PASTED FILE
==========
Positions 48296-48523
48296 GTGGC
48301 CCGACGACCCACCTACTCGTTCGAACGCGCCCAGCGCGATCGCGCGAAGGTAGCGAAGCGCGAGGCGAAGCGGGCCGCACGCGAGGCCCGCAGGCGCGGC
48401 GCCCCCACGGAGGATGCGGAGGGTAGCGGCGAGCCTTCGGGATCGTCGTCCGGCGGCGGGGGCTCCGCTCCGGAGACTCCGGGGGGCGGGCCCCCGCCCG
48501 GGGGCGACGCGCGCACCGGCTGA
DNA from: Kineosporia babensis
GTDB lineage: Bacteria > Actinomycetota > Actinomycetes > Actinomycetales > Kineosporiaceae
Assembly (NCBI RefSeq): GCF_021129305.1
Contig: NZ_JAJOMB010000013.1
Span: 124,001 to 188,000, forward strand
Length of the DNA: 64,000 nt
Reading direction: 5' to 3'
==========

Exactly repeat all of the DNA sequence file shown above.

Positions 48296-48523
48296 GTGGC
48301 CCGACGACCCACCTACTCGTTCGAACGCGCCCAGCGCGATCGCGCGAAGGTAGCGAAGCGCGAGGCGAAGCGGGCCGCACGCGAGGCCCGCAGGCGCGGC
48401 GCCCCCACGGAGGATGCGGAGGGTAGCGGCGAGCCTTCGGGATCGTCGTCCGGCGGCGGGGGCTCCGCTCCGGAGACTCCGGGGGGCGGGCCCCCGCCCG
48501 GGGGCGACGCGCGCACCGGCTGA
DNA from: Kineosporia babensis
GTDB lineage: Bacteria > Actinomycetota > Actinomycetes > Actinomycetales > Kineosporiaceae
Assembly (NCBI RefSeq): GCF_021129305.1
Contig: NZ_JAJOMB010000013.1
Span: 124,001 to 188,000, forward strand
Length of the DNA: 64,000 nt
Reading direction: 5' to 3'